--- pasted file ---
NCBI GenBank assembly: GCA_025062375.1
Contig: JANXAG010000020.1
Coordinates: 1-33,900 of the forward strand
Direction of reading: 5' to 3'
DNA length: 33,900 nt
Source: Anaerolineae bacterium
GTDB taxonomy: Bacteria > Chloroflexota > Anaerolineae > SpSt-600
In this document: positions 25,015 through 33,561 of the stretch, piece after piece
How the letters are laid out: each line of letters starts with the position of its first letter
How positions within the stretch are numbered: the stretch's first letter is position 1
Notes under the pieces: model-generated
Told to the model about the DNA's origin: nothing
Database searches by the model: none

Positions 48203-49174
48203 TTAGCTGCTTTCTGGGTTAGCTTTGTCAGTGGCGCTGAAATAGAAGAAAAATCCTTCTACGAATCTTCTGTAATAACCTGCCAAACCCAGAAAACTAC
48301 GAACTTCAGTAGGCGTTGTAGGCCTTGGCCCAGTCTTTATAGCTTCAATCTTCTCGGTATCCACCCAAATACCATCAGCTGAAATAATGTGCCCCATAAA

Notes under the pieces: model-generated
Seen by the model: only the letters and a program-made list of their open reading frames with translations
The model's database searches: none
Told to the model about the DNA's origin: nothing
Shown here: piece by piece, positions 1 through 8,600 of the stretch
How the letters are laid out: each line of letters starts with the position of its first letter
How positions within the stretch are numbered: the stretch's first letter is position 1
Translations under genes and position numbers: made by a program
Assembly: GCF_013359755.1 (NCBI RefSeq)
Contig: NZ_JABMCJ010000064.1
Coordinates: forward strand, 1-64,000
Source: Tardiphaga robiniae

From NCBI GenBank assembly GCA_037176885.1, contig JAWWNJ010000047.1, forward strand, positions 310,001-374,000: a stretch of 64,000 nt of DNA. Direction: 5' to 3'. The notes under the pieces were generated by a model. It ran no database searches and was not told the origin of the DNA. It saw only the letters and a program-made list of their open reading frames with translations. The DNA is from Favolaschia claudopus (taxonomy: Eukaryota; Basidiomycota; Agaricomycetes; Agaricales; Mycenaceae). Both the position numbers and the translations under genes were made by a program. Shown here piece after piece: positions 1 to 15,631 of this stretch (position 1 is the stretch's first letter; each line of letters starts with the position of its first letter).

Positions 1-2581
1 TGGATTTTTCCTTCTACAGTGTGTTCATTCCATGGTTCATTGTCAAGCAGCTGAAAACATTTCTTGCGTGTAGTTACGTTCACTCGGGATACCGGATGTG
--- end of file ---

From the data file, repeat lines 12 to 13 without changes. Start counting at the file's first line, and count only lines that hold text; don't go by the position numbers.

Told to the model about the DNA's origin: nothing
Database searches by the model: none